What do you get when you combine standing-room-only attendance, one enthusiastic author and the topic of generational fundraising? You have the makings of a terrific exchange of ideas. I had the pleasure of conducting a CausePlanet interview with Emily Davis at the United Way Worldwide Conference in Indianapolis, Indiana this week. Davis’ book, Fundraising and the Next Generation: Tools for Engaging the Next Generation of Philanthropists, was the basis of our discussion.
As some of you know, the CausePlanet author interview is an interactive format where attendees are encouraged to join in by submitting questions and comments for the author along with me. This particular group had some great input that enhanced our discussion about integrating Gen X and Y into your strategic resource planning. A variety of strategies were discussed during the interview and I wanted to pass along two in particular.
Consider these strategies:
Look at your Traditionalists (born 1900-1945) and Boomers (born 1946-1964) and research their family members: Who among these generations is supporting your organization? Do they have children you can involve on a volunteer basis so when they reach their giving years, they’re ready to give? You can’t afford to dismiss the younger philanthropists because their gifts may be smaller. In reality, Davis’ research demonstrates how the younger generation is giving amounts relatively equal to generations that have preceded them. Furthermore, around 63 percent of Davis’ respondents report their financial contributions are affected by where they volunteer.
Consider forming a parent/child program: Another interview attendee explained how he had formed a program that involves fathers and sons working together on behalf of the cause. More than 70 million people are under the age of 30, rivaling Boomers in purchasing and voting power. Generation X and Millennials were raised on community service so they’re going to be receptive to an opportunity to volunteer especially when it involves the added value of family time. While mothers and fathers are more accustomed to traditional forms of giving, their children may have the financial means to deliver a large check or raise larger numbers of smaller donations from their peers, friends, and family through the simple click of a button. Together, these family teams can be an incredible resource.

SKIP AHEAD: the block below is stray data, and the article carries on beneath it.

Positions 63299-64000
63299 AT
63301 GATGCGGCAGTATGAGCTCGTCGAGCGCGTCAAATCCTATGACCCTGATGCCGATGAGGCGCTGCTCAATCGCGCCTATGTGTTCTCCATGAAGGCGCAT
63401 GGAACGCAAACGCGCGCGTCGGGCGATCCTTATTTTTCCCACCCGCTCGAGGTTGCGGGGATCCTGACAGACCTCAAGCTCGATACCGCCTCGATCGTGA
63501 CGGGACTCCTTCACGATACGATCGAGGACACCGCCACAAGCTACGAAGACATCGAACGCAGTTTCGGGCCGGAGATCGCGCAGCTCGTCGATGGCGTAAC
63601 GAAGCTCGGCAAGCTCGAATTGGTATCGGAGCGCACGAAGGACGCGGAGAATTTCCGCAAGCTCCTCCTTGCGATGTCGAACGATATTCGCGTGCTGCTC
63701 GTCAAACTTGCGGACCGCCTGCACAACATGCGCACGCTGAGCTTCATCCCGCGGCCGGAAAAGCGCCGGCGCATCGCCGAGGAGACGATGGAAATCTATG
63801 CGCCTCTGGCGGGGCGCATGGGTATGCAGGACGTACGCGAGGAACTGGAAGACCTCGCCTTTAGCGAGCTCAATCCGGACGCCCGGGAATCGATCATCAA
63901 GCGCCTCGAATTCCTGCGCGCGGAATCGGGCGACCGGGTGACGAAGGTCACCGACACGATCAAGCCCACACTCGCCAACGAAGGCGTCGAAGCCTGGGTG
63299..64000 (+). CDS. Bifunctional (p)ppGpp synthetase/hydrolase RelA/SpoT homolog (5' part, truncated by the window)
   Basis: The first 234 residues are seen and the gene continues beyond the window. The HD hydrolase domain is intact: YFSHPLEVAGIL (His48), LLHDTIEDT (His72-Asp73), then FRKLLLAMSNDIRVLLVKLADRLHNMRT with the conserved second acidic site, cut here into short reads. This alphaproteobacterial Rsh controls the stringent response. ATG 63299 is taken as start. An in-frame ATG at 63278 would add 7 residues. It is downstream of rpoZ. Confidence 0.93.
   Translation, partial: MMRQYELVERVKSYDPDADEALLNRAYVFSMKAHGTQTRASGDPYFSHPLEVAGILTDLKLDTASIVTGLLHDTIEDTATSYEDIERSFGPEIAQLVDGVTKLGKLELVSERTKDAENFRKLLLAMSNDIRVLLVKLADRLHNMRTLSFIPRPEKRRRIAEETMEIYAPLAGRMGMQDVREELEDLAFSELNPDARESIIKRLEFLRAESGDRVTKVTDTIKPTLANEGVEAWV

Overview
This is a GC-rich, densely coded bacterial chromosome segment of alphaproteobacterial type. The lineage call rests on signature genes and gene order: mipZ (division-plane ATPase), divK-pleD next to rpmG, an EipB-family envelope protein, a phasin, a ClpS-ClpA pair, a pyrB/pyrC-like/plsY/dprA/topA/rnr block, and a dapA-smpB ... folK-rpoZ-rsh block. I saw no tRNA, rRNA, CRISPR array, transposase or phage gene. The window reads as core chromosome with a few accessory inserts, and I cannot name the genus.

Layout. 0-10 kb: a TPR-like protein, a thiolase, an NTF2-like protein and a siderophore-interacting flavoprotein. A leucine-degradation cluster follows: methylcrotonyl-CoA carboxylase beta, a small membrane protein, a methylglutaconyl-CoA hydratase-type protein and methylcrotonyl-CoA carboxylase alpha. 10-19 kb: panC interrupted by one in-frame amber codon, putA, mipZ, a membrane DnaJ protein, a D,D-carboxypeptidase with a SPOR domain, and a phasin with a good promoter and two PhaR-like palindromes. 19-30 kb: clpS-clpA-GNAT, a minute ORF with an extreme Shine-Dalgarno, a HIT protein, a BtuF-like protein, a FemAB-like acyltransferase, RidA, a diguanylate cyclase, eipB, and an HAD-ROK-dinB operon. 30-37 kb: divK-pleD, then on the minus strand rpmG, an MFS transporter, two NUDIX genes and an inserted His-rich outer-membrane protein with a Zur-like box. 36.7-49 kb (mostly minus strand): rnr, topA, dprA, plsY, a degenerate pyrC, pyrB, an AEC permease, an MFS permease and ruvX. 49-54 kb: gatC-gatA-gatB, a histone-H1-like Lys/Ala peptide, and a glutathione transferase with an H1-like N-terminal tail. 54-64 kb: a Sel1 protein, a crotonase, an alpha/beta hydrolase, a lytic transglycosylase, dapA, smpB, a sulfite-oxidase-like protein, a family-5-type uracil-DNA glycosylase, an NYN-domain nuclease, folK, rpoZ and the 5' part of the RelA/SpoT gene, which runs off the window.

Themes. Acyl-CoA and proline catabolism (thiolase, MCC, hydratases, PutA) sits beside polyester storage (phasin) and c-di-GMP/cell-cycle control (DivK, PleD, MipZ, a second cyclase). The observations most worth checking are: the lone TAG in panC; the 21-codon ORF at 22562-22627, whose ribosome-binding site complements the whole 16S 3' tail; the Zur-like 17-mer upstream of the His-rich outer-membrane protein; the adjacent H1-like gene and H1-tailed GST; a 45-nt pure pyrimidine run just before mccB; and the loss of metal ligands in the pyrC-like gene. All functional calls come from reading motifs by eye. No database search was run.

In light of the fact that Millennials outpace Boomers in size and anticipated wealth, what are you doing to prepare and engage Generation X and Millennials now?
Follow this discussion online, read Davis’ blog or purchase her book at www.emilydavisconsulting.com
Or, you can purchase a Page to Practice summary of Davis’ book or numerous other titles in our CausePlanet store or subscribe for complete access to our summary library.